Jerry Gulke says Friday’s USDA reports provided some new information for farmers, but not much support for higher grain prices.
USDA’s June Acreage and Grain Stocks reports have traditionally been a market-mover. And, after one of the wettest planting seasons in recent history, all eyes were on the government’s estimates.
Friday’s reports were not short on surprises. Here are the highlights:
- Corn: 97.379 million acres, up slightly from 2012 and increased from USDA’s March expectation of 97.282 million acres
- Soybeans: 77.728 million acres, up 1% from 2012 and increased from USDA’s March expectation of 77.126 million acres
- All Wheat: 56.530 million acres, up 1% from 2012 and increased from USDA’s March expectation of 56.440 million acres
- All Cotton: 10.251 million acres, down 17% from 2012 and up from USDA’s March expectation of 10.026 million acres
Quarterly Grain Stocks Report
- Corn: 2.764 billion bushels, down 12% from June 2012
- Soybeans: 435 million bushels, down 35% from June 2012
- All Wheat: 718 million bushels, down 3% from June 2012
See full coverage of the June 28 USDA reports.
On Friday, December 2013 corn put in a new low of $5.10.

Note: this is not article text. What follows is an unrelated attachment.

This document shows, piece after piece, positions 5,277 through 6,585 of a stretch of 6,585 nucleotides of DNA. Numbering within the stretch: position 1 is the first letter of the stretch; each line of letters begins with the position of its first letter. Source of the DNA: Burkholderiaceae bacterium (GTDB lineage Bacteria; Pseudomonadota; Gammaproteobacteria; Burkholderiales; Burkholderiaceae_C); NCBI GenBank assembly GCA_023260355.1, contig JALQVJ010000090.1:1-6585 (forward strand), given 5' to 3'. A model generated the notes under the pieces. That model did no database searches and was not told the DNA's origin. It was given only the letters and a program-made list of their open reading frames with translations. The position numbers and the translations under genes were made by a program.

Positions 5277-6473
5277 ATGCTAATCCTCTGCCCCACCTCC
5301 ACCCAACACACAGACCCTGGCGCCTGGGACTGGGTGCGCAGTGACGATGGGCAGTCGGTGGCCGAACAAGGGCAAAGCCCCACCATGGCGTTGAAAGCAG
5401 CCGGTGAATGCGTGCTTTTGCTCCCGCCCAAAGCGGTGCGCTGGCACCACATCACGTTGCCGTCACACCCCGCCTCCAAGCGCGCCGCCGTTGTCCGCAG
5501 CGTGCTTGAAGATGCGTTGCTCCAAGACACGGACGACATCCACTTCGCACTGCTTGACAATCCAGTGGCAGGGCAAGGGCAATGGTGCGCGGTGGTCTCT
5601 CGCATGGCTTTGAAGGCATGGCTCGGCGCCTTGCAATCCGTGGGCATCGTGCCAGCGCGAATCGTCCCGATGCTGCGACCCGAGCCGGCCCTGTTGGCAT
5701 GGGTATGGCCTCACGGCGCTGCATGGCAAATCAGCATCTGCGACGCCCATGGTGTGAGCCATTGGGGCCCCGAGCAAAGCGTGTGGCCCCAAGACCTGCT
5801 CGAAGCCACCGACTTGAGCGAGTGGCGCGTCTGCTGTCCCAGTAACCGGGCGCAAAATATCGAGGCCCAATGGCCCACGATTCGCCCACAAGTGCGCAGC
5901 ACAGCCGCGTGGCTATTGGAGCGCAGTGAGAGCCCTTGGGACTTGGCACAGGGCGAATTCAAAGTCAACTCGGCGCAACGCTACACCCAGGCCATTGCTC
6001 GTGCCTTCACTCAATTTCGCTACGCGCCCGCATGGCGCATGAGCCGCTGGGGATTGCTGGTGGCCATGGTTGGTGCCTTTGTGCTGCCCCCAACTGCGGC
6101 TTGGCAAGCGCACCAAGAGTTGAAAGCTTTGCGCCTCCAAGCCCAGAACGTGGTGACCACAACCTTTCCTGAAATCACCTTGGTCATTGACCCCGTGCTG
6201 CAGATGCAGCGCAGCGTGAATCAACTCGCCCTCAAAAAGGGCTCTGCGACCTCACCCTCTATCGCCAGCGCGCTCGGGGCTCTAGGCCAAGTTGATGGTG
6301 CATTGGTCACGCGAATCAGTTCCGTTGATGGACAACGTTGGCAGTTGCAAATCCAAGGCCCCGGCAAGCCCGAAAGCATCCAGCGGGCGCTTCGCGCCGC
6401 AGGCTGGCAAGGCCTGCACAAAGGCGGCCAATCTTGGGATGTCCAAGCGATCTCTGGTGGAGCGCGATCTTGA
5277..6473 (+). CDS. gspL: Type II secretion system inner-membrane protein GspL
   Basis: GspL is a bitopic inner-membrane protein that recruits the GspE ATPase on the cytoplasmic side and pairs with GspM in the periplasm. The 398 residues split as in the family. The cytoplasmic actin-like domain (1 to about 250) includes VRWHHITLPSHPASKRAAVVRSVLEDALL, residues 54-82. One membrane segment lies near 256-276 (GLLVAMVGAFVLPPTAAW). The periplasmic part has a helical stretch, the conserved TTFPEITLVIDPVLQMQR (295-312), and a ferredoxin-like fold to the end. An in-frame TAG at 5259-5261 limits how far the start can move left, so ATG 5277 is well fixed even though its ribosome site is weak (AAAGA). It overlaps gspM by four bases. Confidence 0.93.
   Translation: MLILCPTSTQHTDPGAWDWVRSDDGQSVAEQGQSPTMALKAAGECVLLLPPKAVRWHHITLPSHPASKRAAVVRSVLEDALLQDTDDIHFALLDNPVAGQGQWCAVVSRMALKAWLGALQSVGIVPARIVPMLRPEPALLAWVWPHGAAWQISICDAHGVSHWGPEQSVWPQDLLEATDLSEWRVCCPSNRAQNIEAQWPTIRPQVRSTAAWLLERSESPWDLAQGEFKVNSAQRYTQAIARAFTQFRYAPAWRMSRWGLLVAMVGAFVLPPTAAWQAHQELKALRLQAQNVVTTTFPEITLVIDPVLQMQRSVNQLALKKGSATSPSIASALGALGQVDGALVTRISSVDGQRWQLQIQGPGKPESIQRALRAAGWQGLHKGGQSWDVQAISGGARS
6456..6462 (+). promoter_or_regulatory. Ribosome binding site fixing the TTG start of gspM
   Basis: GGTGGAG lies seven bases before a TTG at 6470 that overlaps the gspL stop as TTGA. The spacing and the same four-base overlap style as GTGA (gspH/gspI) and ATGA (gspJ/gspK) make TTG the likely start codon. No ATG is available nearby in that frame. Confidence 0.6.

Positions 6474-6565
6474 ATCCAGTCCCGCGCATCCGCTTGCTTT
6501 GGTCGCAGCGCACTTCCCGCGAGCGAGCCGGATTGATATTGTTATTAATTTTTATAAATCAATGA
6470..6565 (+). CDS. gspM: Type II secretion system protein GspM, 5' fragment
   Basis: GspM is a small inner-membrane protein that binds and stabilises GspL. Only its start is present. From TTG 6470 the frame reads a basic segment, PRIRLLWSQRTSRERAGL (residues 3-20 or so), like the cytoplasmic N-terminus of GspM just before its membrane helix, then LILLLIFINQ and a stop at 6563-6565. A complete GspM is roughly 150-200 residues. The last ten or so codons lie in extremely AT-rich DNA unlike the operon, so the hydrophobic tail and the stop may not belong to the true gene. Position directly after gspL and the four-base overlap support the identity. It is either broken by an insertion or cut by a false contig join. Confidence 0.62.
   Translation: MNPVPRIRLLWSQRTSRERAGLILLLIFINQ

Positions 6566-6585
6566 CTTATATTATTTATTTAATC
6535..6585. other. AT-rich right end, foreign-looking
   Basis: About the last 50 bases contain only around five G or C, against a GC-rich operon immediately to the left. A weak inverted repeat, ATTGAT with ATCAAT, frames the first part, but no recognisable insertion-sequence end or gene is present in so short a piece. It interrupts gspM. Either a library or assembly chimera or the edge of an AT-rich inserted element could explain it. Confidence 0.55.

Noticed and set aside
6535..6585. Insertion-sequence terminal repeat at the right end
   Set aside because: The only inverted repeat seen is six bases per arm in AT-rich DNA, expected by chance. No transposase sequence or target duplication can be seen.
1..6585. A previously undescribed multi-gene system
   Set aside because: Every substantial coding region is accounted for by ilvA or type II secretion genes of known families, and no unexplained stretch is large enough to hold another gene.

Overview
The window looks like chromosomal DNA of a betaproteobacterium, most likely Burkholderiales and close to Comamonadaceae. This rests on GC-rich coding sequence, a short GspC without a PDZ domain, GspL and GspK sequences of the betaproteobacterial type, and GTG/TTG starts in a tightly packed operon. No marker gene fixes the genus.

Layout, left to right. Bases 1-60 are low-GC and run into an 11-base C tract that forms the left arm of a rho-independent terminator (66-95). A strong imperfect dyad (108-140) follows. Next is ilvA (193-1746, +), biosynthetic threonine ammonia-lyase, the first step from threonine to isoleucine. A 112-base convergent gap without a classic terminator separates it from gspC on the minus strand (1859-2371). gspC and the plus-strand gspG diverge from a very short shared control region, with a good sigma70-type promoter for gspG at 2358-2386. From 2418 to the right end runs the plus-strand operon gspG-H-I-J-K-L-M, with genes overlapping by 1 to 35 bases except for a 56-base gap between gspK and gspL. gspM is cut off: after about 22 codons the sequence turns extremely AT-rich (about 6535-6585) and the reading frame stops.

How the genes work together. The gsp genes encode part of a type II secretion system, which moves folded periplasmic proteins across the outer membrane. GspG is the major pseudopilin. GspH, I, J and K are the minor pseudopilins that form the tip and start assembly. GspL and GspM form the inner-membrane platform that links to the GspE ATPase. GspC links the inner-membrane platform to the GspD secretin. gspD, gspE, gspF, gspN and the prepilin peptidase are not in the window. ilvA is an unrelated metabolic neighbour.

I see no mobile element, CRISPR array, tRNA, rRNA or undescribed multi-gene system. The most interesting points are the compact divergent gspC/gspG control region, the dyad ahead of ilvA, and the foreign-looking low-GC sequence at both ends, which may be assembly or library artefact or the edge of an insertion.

Jerry Gulke, president of the Gulke Group, says this set of reports show grain prices could continue their trip downward.
"We don’t need a big crop this year," he says. "Now you just have to run the numbers. At what point will we not produce enough corn to meet demand?" He says, as of now, you just can’t reduce the corn crop enough. "There’s some good corn growing out there."
Hear Gulke's full audio analysis:
Gulke says after the reports, he asked himself: What do I know today that I didn’t know yesterday?
"The market told you we aren’t curbing demand as much as we thought, but we’re also not creating much more demand," he says.
He also has his eyes on the weather, which is starting to look a lot better than it has during the last few months. "We should have excellent growing weather for July, and USDA looks at June and July weather to determine yield," he says. "I suspect on July 11, they will raise the national average corn yield."
With several signs pointing to a potential record corn crop for 2013, Gulke says farmers should brace themselves for lower prices. "With Friday’s reports, the credibility for talking about $3.50 and $4 for the fall of 2013 didn’t go away."
Gulke appeared on CNBC Friday to discuss price implications based on USDA’s recent reports. Here’s the clip:
Have a question for Jerry? Contact him at 815-721-4705 or firstname.lastname@example.org.
For More Information
Read more coverage and analysis from the June 28 reports:
AgWeb Radio: Midday Commentary 6-28-13
Kevin Van Trump of Farm Direction says the report numbers for old crop corn were bullish but bearish for new crop corn. More acres of corn to be planted. Not as many acres increase for beans to be planted as estimated.
See current market prices in AgWeb's Market Center